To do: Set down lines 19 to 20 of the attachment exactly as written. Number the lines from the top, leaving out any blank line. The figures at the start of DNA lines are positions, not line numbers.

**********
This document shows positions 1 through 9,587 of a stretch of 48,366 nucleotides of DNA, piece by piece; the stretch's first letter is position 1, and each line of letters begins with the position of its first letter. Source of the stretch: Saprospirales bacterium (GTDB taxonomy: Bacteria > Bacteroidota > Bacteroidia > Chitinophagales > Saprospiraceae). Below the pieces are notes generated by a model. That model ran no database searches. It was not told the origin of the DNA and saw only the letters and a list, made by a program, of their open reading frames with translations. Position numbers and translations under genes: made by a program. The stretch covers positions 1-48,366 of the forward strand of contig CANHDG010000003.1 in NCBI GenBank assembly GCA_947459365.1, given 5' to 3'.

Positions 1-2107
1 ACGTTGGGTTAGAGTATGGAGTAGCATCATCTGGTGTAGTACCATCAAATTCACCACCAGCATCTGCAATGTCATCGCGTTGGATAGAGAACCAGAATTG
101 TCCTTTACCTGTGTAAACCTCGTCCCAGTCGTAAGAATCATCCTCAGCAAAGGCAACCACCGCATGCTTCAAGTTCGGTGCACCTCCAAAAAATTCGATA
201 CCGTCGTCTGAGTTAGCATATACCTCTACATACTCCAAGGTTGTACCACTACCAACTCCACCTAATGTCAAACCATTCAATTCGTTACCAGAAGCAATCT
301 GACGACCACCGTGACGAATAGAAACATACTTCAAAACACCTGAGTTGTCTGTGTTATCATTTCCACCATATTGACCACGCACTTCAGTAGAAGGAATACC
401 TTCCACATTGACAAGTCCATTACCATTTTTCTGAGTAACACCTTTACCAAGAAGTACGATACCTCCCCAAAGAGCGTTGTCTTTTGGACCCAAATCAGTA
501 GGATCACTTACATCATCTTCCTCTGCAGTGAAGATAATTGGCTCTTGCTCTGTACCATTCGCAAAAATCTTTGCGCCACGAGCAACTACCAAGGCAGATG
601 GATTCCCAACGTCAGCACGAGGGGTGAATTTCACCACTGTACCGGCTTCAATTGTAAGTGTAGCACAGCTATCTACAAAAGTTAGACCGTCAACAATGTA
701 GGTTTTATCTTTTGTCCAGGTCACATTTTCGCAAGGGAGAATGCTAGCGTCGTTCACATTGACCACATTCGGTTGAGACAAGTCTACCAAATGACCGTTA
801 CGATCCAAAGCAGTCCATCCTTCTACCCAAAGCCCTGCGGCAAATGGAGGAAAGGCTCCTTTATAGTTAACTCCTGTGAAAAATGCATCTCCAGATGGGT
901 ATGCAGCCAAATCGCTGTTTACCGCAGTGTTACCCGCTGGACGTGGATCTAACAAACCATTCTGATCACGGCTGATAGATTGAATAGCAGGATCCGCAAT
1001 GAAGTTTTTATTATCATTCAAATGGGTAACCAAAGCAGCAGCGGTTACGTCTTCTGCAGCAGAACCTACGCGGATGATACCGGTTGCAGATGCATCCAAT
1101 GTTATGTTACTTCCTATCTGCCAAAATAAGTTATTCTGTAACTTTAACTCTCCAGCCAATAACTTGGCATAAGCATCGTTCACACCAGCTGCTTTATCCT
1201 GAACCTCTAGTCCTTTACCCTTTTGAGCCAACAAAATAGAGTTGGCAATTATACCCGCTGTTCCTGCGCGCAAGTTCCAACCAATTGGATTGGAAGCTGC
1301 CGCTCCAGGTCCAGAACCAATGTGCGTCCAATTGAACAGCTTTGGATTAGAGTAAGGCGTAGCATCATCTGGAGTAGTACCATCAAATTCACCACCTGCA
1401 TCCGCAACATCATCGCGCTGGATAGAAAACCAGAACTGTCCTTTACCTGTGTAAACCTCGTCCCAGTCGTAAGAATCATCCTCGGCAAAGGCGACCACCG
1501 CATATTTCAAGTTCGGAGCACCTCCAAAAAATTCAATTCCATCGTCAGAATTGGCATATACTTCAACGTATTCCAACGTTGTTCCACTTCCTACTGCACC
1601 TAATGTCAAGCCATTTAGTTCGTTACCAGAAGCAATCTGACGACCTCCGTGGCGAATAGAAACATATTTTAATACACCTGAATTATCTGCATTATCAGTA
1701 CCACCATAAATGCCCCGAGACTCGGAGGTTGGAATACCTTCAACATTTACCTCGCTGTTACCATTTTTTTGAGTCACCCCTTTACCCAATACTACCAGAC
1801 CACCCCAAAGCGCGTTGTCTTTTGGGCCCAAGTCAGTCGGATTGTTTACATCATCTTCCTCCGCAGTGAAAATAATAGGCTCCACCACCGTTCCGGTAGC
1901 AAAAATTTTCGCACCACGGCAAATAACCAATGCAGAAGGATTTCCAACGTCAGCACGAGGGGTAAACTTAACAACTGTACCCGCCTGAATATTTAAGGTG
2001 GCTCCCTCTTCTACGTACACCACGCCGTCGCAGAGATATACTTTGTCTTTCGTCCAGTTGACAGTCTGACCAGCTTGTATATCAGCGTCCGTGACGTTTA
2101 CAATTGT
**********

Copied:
1601 TAATGTCAAGCCATTTAGTTCGTTACCAGAAGCAATCTGACGACCTCCGTGGCGAATAGAAACATATTTTAATACACCTGAATTATCTGCATTATCAGTA
1701 CCACCATAAATGCCCCGAGACTCGGAGGTTGGAATACCTTCAACATTTACCTCGCTGTTACCATTTTTTTGAGTCACCCCTTTACCCAATACTACCAGAC